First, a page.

The Life uniforms, while similar, are different for a male or female character. And like other gender-specific clothing, you cannot wear the uniform of the other gender (even though the items will be available in-game). While this might offer an extra incentive to replay as a different character, it’s mostly frustrating because certain uniforms are definitely better than others. Let’s compare, starting with the battle classes.



There’s not a lot of difference in the Paladin outfits, and this is one of the few uniforms that actually fits the female character properly. Her cloth skirt, connected spaulders, and royal blue pants add a bit of pizzazz to an otherwise toned-down set of armor, which is mostly ho-hum for the guys. He does have a bit of hip-jut going on with flared faulds, but they’re oddly placed and way too short, making them equally useless as both armor and a fashion statement. They’re both wearing the tiniest poleyns imaginable, but characters in this game don’t really have knees, so they probably just took a random stab at what normal human anatomy looks like.



I love and hate the Mercenary class. Love because it’s a great example of the subtle differences between the two genders’ clothing: at first glance, we have essentially the same color scheme and collection of items. But there are tiny changes all over the place. The boy’s helmet has an extra Corythosaurus ridge for some reason. The burnt orange shawl he’s wearing has been tied around the girl’s upper arm. He has no armor on his upper torso while she has a lone spaulder and metallic bra. Which is where the hate comes in: what is the point of that thing? Besides the fact that it’s essentially just an iron bikini top, one of the breast plates is twice the size of the other. Is this a distraction technique to catch boob-ogling monsters off-guard?



The first obviously divergent set, and it’s really not beneficial to either gender. The girl’s ridiculously oversized hat is two bulbous eyeballs away from being a Mario frog suit. Meanwhile, the boy is trying to pull off the classic “wizard beekeeper” look in the shade of expired mustard. I’m still going to give him the slight edge here since collecting honey actually is a recurring task in the Hunter Life. I’m also confused, yet again, by the girl’s randomly Extra Small-sized shirt. Maybe the Hunter’s Guild used all their clothing money on the boy’s thigh-length tunic, but they could have borrowed a few bolts from that absurd hat to make a top that won’t ride up every time she reaches into her quiver.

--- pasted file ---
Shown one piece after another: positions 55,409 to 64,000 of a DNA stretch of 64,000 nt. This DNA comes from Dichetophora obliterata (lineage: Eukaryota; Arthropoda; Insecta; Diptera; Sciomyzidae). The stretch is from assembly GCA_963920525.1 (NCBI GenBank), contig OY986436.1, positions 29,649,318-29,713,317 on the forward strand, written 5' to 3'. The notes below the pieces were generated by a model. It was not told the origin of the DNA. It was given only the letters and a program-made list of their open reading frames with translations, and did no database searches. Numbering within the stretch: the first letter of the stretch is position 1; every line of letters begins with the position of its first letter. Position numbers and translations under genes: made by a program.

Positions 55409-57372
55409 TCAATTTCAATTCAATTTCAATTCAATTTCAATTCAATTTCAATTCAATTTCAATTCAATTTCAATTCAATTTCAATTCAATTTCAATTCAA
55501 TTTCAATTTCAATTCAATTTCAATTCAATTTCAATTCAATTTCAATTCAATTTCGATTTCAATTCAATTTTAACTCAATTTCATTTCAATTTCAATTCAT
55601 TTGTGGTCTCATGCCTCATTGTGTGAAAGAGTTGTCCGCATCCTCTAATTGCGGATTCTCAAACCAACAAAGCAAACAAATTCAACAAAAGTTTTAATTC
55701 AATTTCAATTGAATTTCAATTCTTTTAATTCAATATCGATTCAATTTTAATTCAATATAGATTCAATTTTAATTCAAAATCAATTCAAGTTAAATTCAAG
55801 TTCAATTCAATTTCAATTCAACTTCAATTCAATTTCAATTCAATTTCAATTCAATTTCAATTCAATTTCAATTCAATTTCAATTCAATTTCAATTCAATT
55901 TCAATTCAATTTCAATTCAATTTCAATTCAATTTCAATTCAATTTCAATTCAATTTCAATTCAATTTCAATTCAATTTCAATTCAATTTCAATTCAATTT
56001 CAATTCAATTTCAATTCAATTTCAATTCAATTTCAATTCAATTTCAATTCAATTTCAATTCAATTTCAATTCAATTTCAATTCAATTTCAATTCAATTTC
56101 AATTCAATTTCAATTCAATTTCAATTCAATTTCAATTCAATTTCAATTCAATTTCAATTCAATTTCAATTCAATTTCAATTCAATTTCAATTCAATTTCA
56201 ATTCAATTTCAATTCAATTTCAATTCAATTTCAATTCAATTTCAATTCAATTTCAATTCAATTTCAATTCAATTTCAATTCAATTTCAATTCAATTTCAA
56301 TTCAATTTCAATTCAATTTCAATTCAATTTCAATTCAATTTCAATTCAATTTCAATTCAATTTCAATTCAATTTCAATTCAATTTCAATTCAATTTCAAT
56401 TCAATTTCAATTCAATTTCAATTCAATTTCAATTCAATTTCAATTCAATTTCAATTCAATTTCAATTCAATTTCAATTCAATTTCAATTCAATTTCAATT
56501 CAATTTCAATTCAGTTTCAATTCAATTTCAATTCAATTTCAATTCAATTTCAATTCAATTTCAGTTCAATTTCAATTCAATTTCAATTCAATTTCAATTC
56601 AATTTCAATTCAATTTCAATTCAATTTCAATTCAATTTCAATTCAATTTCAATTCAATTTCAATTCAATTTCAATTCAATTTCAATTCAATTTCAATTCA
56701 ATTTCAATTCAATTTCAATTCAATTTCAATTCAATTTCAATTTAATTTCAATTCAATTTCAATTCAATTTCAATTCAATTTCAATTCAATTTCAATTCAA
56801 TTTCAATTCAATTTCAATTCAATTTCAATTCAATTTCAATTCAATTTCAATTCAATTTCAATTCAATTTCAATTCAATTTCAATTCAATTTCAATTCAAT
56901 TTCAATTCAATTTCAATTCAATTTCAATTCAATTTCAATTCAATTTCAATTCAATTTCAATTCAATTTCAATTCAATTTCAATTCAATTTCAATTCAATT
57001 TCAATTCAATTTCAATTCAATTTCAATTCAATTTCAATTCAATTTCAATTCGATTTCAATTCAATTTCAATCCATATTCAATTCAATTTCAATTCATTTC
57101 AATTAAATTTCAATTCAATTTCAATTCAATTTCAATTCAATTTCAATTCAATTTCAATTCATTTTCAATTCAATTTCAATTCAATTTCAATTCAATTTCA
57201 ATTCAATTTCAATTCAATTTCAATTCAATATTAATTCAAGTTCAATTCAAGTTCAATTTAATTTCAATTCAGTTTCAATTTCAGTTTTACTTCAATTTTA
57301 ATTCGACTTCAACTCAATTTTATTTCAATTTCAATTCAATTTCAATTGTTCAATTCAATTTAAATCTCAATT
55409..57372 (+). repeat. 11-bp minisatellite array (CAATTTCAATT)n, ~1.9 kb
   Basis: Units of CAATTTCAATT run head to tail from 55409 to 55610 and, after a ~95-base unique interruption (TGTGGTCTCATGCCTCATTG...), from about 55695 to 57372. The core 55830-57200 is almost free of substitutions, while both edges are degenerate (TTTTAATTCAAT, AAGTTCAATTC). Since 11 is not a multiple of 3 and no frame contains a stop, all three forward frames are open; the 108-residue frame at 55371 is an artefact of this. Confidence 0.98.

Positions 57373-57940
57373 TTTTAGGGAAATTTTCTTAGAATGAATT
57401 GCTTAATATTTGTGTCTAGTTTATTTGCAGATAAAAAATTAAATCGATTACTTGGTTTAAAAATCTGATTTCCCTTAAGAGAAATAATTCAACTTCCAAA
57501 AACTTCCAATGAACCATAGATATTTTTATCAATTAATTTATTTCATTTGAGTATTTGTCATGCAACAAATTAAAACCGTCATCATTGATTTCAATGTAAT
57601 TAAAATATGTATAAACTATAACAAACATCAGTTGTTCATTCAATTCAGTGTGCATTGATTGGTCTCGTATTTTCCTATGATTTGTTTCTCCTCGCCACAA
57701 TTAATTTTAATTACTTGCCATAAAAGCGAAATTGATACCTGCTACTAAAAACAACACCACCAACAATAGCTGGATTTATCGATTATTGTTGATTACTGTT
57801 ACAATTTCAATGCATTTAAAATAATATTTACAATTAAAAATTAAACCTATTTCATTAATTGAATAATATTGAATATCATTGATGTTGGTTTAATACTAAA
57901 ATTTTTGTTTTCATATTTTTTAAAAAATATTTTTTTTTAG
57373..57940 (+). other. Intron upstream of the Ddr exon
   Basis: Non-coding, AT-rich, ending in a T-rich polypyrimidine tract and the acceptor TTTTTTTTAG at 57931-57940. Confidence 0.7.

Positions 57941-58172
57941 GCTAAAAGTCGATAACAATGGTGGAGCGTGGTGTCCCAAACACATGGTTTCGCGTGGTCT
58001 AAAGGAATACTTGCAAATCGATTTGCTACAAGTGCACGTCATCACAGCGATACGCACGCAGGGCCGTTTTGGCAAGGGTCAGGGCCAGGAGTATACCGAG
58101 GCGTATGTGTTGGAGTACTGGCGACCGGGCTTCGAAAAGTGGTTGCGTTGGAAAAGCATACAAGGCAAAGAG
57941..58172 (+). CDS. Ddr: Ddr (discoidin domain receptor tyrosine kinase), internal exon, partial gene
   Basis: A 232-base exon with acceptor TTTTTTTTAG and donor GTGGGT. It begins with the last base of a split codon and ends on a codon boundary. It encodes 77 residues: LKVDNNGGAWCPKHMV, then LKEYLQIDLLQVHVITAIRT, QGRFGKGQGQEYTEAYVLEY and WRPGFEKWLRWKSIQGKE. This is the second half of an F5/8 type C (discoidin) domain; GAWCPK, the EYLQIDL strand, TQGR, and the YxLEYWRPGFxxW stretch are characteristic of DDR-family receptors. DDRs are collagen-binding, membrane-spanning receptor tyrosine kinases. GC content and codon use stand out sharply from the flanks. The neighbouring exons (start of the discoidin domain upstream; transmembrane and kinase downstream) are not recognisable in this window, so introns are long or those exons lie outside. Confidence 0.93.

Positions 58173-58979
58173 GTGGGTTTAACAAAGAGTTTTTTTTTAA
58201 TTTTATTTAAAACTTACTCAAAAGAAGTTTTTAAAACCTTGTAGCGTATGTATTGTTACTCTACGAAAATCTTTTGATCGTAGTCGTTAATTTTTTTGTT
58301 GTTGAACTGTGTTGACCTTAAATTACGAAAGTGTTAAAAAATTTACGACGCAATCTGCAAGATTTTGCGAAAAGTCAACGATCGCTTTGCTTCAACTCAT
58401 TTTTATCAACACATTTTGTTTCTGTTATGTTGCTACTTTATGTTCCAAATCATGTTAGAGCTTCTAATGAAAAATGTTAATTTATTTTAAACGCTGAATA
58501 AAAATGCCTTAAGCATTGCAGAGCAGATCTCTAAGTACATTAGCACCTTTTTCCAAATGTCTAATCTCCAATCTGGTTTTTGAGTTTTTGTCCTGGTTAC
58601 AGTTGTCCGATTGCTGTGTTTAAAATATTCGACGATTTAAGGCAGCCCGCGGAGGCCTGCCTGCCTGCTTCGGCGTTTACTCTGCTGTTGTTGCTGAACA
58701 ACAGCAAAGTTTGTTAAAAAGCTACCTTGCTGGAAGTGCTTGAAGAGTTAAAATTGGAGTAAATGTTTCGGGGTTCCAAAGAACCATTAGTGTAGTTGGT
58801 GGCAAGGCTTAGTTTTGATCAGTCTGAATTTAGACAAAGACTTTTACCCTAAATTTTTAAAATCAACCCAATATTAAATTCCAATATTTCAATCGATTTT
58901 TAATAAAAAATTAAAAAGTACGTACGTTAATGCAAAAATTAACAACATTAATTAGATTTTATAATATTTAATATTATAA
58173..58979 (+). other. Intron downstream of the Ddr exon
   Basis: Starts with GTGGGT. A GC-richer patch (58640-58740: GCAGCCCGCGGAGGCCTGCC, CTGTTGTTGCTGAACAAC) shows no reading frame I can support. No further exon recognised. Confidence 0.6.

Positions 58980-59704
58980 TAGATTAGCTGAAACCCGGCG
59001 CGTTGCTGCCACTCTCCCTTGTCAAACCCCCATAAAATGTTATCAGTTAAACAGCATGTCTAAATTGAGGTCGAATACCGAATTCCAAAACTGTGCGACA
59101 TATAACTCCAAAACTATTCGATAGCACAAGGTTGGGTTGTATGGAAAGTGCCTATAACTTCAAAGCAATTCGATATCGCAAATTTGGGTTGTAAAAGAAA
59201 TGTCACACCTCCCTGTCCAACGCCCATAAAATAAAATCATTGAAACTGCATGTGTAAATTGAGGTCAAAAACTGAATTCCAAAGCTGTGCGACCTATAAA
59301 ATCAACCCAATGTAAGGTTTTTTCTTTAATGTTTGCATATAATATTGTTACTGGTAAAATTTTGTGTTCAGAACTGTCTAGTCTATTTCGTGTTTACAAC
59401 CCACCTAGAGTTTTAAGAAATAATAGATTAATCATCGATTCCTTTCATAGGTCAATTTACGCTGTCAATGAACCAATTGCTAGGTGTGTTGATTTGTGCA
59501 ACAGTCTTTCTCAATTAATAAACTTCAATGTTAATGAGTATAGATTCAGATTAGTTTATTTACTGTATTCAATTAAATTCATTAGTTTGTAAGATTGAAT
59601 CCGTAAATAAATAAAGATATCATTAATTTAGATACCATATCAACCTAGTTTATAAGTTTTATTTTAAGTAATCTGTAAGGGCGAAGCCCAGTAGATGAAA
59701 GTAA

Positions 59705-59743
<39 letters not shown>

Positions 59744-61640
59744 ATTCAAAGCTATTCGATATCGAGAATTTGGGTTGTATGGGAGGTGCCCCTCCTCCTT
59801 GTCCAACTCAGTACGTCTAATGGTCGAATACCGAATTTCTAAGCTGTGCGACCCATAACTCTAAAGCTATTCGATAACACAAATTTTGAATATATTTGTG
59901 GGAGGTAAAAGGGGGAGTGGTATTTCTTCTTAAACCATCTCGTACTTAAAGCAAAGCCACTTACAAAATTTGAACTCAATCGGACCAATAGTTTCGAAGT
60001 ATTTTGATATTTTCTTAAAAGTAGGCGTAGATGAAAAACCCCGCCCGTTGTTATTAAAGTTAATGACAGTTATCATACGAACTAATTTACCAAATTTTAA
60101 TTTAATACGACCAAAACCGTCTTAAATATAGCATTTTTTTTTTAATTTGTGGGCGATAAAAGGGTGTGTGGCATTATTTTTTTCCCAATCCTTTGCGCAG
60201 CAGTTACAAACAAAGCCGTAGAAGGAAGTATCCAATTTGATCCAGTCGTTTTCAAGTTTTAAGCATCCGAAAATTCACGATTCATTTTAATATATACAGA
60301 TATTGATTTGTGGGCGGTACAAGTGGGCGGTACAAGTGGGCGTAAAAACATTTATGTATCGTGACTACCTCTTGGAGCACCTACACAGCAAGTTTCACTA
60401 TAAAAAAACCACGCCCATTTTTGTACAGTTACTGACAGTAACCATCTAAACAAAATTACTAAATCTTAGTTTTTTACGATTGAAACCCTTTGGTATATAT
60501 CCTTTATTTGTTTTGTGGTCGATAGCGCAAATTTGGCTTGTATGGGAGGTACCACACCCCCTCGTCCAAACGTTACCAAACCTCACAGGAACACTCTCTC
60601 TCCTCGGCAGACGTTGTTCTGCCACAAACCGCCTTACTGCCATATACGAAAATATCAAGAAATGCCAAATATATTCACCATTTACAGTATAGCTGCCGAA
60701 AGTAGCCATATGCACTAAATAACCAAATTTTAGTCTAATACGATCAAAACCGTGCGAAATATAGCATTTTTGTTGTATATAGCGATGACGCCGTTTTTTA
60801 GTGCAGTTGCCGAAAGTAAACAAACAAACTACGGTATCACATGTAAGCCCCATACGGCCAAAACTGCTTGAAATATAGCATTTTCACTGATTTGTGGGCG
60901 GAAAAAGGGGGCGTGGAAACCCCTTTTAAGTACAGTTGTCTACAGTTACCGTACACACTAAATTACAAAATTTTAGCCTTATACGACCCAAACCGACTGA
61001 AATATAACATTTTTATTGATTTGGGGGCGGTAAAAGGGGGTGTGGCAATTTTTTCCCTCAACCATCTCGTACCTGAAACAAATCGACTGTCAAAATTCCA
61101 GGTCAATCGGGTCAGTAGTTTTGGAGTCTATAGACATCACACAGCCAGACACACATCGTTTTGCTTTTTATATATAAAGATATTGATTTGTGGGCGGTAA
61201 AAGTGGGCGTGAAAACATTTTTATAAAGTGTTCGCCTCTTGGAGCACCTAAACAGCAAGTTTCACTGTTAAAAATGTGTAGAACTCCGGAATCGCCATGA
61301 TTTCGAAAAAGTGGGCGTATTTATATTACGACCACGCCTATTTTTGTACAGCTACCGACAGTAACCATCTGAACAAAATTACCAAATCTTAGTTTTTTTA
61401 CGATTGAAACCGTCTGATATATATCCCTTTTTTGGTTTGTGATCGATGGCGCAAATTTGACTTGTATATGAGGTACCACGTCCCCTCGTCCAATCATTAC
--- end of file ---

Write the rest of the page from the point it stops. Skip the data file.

These are only separated by a handful of tiny differences, but enough to award a fashion victor. The girl’s dark purple robes go along with the game’s strange choice of never dressing her in black, but it’s also more of a classic wizard hue. She has a taller hat with the crooked point more befitting a “witch,” while the boy has a short and straight top (best compared in the profile view). Unfortunately, with my choice of black hair on top of the black robe and hat, I picture this as a Bashlyk and cannot unsee it. The other biggest difference is, somewhat randomly, in their collars: the boy has a higher, pointed collar that almost looks like a fratty popped dress shirt from behind. The girl’s collar is softer and rounded, more “robe” appropriate. On all three of these, I give the advantage to the girl: and she knows it, too, from the look of her jaunty stance.

Next time: Miner, Woodcutter, Angler, and Cook.